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George Bancroft, History of the Colonization of the United States, Vol. 1, 17th edition. 16 2 Browse Search
George Bancroft, History of the United States from the Discovery of the American Continent, Vol. 3, 15th edition. 9 1 Browse Search
Harper's Encyclopedia of United States History (ed. Benson Lossing) 6 6 Browse Search
Southern Historical Society Papers, Volume 10. (ed. Reverend J. William Jones) 1 1 Browse Search
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Southern Historical Society Papers, Volume 10. (ed. Reverend J. William Jones), Newport's News. Nomen non Locus. (search)
of his hobnobbing in that year with Sir William Neuse in the Colony, and of his then naming the eastern promontory at the mouth of James river Newport-Newce, in commemoration of Sir William and himself. Mr. Grigsby was most evidently misled by the historian, Beverly, whose History of Virginia appeared in 1705. Mr. Grigsby says, that of all writers on the history of Virginia, Beverly alone alludes to the origin of the name. He quotes Beverly as saying: It was in October, 1621, that Sir Francis Wyatt arrived Governor, and in November Captain Newport arrived with fifty men imported at his own charge, besides passengers, and made a plantation on Newport's News, naming it after himself. Mr. Grigsby then dwells on the important fact that Newport named the place after himself, meaning, of course, that he (Newport) named it in November, 1621. But Mr. Grigsby's authority, (Beverly,) while against his theory so far as the word Newce is concerned, (for Beverly writes it News, and puts N
Harper's Encyclopedia of United States History (ed. Benson Lossing), Virginia, (search)
respectable young women to supply the colonists with wives......1621 [They were sold for 120 lbs. of tobacco each, or the cost of bringing them over.] Sir Francis Wyatt chosen governor, and with nine ships, with emigrants and supplies, reaches Virginia......October, 1621 Cotton-seed planted as an experiment for the first y, King James appoints commissioners to investigate it, who advise a dissolution......May, 1623 Charter annulled by the King's Bench......June 16, 1624 Sir Francis Wyatt succeeded by Sir George Yeardley as governor......May, 1626 Governor Yeardley dies......Nov. 14, 1627 Council elects Francis West, a younger brother ofe commission......1635 John West acting governor during the absence of Governor Harvey......1635-36 Harvey, reinstated by Charles, returns......1637 Sir Francis Wyatt succeeds Harvey as governor......November, 1639 Sir William Berkeley appointed governor, and arrives in Virginia......February, 1642 Massachusetts send
Harper's Encyclopedia of United States History (ed. Benson Lossing), Colony of Virginia, (search)
ro slaves of a Dutch trader, and so slavery was introduced (see slavery). On July 24, 1621, the London Company granted the colonists a written constitution for their government, which provided for the appointment of a governor and council by the company, and a representative assembly, to consist of two burgesses or representatives from each borough, to be chosen by the people and clothed with full legislative power in connection with the council. This body formed the General Assembly. Sir Francis Wyatt was appointed governor, and brought the constitution with him. The first laws of the commonwealth were thirty-five in number, concisely expressed, repealed all former laws, and clearly showed the condition of the colony. The first acts related to the Church. They provided that in every plantation there should be a room or house for the worship of God, sequestered and set apart for that purpose, and not to be for any temporal use whatsoever ; also a place of burial sequestered and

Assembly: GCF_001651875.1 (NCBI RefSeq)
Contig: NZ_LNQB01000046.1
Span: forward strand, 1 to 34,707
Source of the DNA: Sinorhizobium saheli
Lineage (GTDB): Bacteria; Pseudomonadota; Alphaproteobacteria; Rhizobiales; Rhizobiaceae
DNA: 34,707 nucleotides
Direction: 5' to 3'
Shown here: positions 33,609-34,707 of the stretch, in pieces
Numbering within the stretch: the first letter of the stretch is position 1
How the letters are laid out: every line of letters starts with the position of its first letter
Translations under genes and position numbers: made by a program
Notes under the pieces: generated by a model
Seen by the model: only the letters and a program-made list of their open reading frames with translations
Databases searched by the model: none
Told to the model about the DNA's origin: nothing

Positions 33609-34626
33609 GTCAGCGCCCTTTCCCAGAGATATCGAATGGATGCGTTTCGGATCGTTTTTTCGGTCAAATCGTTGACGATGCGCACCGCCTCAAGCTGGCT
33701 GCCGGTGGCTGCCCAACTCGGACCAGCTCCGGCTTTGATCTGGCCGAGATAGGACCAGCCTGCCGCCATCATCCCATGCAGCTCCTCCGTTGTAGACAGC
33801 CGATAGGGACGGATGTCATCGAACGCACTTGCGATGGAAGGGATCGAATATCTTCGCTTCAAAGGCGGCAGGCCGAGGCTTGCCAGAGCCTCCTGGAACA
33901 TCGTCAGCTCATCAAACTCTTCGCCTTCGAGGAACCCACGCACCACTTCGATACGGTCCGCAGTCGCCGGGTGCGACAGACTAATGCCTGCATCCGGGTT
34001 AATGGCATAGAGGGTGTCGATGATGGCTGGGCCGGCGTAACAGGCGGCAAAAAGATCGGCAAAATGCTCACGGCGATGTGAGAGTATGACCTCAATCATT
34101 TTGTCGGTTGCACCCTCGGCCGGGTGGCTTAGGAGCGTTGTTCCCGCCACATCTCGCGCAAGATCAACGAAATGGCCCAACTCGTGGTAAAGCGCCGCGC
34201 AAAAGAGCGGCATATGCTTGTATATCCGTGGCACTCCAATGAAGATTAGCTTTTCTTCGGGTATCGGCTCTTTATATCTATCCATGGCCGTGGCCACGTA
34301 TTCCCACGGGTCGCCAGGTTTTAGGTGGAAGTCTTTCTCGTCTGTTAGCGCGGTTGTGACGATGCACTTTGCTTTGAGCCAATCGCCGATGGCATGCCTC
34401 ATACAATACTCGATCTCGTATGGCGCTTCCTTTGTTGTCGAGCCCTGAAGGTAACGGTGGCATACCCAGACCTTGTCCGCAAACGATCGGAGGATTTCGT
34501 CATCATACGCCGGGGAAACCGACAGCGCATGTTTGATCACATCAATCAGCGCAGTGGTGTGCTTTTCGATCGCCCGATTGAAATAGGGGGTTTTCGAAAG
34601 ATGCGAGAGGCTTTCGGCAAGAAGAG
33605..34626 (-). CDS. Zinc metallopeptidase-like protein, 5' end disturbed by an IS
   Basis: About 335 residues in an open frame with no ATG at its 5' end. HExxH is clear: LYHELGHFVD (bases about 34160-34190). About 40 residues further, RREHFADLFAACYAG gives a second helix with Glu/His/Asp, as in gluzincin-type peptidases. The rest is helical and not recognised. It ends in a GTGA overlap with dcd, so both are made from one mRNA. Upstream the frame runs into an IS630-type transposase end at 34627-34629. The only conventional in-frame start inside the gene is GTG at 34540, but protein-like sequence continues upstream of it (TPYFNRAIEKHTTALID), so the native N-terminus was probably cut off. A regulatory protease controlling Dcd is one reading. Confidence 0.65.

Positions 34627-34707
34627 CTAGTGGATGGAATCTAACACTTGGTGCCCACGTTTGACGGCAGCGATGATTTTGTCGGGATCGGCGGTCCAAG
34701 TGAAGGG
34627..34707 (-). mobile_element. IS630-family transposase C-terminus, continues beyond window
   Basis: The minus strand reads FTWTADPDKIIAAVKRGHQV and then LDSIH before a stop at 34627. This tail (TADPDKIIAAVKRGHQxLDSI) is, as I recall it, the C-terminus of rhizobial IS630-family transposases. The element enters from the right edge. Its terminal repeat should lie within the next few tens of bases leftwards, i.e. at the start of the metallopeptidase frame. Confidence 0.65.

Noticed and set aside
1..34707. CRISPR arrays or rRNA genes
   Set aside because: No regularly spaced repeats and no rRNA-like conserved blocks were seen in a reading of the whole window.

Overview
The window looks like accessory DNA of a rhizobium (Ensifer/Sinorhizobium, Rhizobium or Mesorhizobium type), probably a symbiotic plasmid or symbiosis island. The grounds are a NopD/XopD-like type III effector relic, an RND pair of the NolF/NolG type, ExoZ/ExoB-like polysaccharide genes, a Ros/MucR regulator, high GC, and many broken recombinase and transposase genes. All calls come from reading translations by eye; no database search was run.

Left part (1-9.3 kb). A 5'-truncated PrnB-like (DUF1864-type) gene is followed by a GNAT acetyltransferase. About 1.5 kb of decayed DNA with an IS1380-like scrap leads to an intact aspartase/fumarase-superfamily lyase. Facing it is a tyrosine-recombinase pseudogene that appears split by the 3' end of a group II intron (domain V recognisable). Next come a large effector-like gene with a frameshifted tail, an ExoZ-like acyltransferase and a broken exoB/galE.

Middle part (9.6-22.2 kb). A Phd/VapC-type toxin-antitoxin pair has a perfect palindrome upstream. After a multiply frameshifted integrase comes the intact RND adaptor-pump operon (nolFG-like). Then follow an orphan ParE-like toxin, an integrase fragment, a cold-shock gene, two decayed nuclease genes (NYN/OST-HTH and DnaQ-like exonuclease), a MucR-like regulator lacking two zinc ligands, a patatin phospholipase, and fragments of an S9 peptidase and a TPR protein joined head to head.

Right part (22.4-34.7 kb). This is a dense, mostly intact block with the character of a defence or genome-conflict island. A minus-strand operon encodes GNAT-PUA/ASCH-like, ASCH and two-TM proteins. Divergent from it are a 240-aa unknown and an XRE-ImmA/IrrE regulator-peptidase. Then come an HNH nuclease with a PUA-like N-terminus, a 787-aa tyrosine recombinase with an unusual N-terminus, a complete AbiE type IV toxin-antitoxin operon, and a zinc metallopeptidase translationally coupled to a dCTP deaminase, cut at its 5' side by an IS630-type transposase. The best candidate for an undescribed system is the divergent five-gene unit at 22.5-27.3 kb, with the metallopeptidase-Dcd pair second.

Harper's Encyclopedia of United States History (ed. Benson Lossing), State of Virginia, (search)
608 to 1610 George Percy1610 to 1611 Governors. Lord Delaware1611 Sir Thomas Dale1611 Sir Thomas Gates1611 to 1614 Sir Thomas Dale1614 to 1616 George Yeardley1616 to 1617 Samuel Argall1617 to 1619 Sir George Yeardley1619 to 1621 Sir Francis Wyatt1621 to 1626 Sir George Yeardley1626 to 1627 Francis West1627 to 1629 John Potts1629 John Harvey1629 to 1635 John West1635 to 1636 John Harvey1636 to 1639 Sir Francis Wyatt1639 to 1641 Sir William Berkeley1641 to 1652 Richard BennetSir Francis Wyatt1639 to 1641 Sir William Berkeley1641 to 1652 Richard Bennett1652 to 1655 Edward Digges1655 to 1656 Samuel Matthews1656 to 1660 Sir William Berkeley1660 to 1661 Col. Francis Moryson1661 to 1668 Sir William Berkeley1663 to 1677 Sir Herbert Jeffreys1677 to 1678 Sir Henry Chicheley1678 to 1680 Lord Culpeper1680 to 1684 Lord Howard of Effingham1684 to 1688 Nathaniel Bacon1688 to 1690 Francis Nicholson1690 to 1692 Sir Edmund Andros1692 to 1698 Francis Nicholson1698 to 1705 Edward Nott1705 to 1706 Edmund Jennings1706 to 1710 Alexander Spotswoo